Time series forecasting is a data science task that is critical to a variety of activities within any business organisation. Time series forecasting is a useful tool that can help to understand how historical data influences the future. This is done by looking at past data, defining the patterns, and producing short or long-term predictions.

Click through for an overview, as well as ten examples of algorithms you can use for handling time series data.

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Decile Analysis and Logistic Regression

Ridhima Kumar (re-)introduces us to decile analysis:

Decile analysis was once a popularly used technique, however the convention of teaching and bucketing machine learning problems into either ‘classification’ or ‘Regression’ types, lead people to forget Decile analysis type analyses. I am pretty sure, most freshly minted data scientists would not have even heard of Decile analysis. So, coming back to what is Decile Analysis.

Decile Analysis is used to categorize dataset from highest to lowest values or vice versa. (Based on predicted probabilities)

As obvious from the name, the analysis involves dividing the dataset into ten equal groups. Each group should have the same no. of observations/customers.

It ranks customers in the order from most likely to respond to least likely to respond.

Read on to learn the steps and how this ties with the fact that logistic regression is regression.

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Building QQ plots in R

The folks at finnstats explain the notion of a Quantile-Quantile plot and show how to create one in R:

QQ-plots in R, first need to understand the Q-Q plot. The Q-Q plot is a graphical tool to help us examine if a set of data plausibly came from some theoretical distribution such as a Normal or not.

Suppose, if we are executing a statistical analysis the test comes under parametric methods assumes variable is Normally distributed, we can make use of a Q-Q plot to check that assumption.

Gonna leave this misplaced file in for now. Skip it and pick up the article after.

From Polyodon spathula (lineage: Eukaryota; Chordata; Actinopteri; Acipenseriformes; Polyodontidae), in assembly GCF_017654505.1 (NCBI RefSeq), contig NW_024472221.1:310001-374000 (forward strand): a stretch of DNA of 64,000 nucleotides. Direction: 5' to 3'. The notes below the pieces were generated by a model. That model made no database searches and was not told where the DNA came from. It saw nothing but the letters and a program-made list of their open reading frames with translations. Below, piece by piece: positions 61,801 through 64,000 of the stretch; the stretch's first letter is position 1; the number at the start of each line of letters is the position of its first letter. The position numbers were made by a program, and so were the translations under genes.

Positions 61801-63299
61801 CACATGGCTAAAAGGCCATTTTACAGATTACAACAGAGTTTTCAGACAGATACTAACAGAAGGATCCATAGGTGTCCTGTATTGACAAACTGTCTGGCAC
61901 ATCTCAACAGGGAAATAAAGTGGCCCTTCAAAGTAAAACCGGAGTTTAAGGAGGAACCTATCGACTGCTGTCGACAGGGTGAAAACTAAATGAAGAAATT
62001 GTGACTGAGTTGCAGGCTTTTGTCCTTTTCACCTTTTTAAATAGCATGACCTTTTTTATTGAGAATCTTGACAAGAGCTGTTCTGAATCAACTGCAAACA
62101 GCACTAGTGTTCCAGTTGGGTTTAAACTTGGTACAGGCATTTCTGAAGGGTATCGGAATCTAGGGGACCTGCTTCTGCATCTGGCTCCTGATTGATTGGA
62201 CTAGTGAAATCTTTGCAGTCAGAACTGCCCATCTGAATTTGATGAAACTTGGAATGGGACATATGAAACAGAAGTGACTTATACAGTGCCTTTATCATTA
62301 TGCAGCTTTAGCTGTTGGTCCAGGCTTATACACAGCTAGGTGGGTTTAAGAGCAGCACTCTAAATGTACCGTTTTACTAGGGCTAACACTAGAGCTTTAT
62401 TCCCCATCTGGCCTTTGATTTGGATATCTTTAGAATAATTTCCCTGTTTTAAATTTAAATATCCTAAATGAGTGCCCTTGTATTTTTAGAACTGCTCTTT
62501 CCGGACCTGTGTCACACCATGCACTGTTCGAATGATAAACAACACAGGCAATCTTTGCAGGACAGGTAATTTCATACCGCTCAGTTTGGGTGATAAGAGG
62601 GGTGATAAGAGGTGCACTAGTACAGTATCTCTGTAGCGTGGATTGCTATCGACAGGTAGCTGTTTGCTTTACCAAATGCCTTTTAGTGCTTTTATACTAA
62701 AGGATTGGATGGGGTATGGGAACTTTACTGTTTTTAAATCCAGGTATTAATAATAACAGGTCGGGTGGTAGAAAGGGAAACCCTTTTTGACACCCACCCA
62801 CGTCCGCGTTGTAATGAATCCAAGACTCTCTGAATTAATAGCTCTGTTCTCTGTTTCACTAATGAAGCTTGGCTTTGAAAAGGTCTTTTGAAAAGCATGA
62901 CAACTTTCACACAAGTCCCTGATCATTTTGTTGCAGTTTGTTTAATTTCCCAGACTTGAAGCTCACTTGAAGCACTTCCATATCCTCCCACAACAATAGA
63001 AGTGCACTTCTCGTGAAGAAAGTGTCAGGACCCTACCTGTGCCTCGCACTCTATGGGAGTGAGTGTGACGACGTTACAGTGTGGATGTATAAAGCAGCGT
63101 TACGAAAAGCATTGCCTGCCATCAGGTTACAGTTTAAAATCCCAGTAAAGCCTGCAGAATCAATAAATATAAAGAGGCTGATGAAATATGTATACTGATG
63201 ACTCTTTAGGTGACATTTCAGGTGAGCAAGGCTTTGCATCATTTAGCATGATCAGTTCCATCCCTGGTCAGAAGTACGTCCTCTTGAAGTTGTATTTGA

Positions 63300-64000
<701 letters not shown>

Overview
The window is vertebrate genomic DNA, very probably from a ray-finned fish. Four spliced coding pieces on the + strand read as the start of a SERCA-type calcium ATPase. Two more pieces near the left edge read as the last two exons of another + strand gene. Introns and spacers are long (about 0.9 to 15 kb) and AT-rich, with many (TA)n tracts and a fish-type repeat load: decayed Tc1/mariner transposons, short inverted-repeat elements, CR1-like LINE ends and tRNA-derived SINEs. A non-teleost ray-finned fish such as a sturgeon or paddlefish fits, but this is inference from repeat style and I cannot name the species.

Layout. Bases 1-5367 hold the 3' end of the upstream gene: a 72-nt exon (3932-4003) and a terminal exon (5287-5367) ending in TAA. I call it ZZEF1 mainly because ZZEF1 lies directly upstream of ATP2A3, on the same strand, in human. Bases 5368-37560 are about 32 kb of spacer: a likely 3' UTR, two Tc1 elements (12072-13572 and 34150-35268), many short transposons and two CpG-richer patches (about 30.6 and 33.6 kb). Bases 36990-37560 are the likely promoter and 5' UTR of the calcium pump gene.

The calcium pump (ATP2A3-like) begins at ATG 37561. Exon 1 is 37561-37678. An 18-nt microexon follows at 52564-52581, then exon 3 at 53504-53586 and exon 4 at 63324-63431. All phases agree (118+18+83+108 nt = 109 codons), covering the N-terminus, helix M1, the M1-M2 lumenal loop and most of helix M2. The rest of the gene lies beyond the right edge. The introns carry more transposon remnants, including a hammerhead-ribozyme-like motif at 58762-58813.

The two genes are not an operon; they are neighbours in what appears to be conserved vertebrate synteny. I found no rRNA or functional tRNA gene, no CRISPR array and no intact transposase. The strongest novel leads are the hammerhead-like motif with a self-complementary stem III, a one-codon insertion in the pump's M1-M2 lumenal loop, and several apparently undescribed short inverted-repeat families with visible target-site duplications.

It’s just a visual verification, not full proof, so we can make use of some other statistical test also. But Q-Qplot allows us to see at-a-glance if our assumption is valid or not.

Click through to learn more. H/T R-bloggers.

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Plotting Correlation Analyses in R

Finnstats shows a few techniques for plotting correlation in R:

Correlation analysis, correlation is a term that is a measure of the strength of a relationship between two variables.

Pearson’s Product-Moment Correlation

One of the most common measures of correlation is Pearson’s product-moment correlation, which is commonly referred to simply as the correlation, or just the letter r.

Correlation shows the strength of a relationship between two variables and is expressed numerically by the correlation coefficient.

Click through for examples from several packages. H/T R-Bloggers.

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Fitting Excel Macros into Data Science Pipelines

Bryan Shalloway has a process for us:

While I no longer use it regularly for the purposes of analysis, I will always have a soft spot in my heart for excel. Furthermore, using a “correct” set of data science tools often requires a bridge. Integrating a rigorous component into a messy spreadsheet based pipeline can be an initial step towards the pipeline or team or organization starting on a path of continuous improvement in their processes. Also, spreadsheets are foundational to many (probably most) BizOps teams and therefore are sometimes unavoidable…

In this post I will walk through a short example and some considerations for when you might decide (perhaps against your preferences) to integrate your work with extant spreadsheets or shadow “pipelines” within your organization.

Click through for Bryan’s thoughts on the topic.